Types of Microform
Microforms are scaled down reproductions of documents either films or paper, made for the purpose of storage, reading, printing and transmission. They are literally micro forms of the documents. Usually microform images are are reduced about a twenty-fifth of the original document. They may be positives or negatives and the most common of thee are Microfilm, Microfiche and Aperture Cards.
Microfiche can be found on a sheet of flat film, around paper size A6. This sheet is a matrix of micro images. The frames maybe landscape or portrait in orientation and along the top of the microfiche, a title maybe recorded for visual identification.
16m & 35mm roll microfilm
Stored on open reels or put in cassettes, Microfilm is a single stream of micro images microfilm can carry 600 to 800 images and 16mm version can carry up to 10000 smaller images.
16mm Cartridge Microfilm
16mm cartridge film is typically 16mm roll microfilm in a square, plastic case or cartridge variations include the 3M cartridges, which have a metal hub with four smaller holes which often require an adapter for them to be loaded onto a scanner.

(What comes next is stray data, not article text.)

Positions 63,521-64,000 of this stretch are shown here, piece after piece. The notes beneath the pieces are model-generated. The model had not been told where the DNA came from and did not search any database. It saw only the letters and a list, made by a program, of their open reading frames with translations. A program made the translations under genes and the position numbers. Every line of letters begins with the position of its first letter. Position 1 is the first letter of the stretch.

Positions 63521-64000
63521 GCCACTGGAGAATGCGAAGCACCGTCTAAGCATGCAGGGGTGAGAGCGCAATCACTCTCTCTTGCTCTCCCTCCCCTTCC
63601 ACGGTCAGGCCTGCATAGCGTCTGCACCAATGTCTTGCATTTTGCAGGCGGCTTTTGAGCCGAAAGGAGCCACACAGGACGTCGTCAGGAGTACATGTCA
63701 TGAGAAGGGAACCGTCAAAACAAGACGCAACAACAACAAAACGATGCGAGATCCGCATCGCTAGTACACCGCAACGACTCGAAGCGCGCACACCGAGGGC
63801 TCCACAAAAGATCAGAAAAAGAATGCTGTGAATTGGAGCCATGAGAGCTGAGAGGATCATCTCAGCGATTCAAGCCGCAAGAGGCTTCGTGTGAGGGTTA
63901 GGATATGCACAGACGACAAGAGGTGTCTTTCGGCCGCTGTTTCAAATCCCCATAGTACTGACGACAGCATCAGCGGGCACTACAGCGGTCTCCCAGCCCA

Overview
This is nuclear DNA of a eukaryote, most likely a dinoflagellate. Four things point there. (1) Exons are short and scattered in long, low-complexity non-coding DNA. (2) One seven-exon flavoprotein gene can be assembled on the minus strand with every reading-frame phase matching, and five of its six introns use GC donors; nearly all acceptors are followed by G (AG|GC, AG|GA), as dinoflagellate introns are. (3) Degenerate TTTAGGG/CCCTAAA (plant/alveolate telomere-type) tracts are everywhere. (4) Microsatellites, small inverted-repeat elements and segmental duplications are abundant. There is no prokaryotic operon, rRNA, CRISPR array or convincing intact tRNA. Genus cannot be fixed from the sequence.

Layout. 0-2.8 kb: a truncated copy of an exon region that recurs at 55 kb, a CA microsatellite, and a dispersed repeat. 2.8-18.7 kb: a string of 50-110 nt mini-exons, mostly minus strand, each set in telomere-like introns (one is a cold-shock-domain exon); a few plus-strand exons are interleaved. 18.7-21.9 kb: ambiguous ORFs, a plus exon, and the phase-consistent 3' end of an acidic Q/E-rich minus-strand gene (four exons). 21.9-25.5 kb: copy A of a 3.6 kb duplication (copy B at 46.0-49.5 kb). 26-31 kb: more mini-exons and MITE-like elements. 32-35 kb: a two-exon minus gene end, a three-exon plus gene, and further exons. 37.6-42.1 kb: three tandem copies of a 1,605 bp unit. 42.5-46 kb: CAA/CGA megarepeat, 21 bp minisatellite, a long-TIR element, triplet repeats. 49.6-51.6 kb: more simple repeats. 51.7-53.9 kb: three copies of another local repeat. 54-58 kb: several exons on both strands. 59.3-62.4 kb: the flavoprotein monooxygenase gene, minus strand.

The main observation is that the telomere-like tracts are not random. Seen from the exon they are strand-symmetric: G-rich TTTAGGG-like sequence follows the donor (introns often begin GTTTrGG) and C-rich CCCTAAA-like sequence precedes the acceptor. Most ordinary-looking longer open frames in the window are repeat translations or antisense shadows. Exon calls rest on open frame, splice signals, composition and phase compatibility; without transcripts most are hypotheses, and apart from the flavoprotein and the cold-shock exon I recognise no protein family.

Jacket microfiche are strips of 16mm or 35mm microfilm stored in clear jackets or envelopes. Typically 4” x 6” in size the jackets can hold up to six strips of microfilm. The layout of each fiche is similar to the A6 microfiche sheets and usually includes a header strip with contents.
An aperture card is a type of punched card with a cut-out window into which a chip of microfilm is mounted. The card is typically punched with machine-readable metadata associated with the microfilm image, and printed across the top of the card for visual identification; it may also be punched by hand in the form of an edge-notched card. The microfilm chip is most commonly 35mm in height, and contains an optically reduced image, usually of some type of reference document, such as an engineering drawing.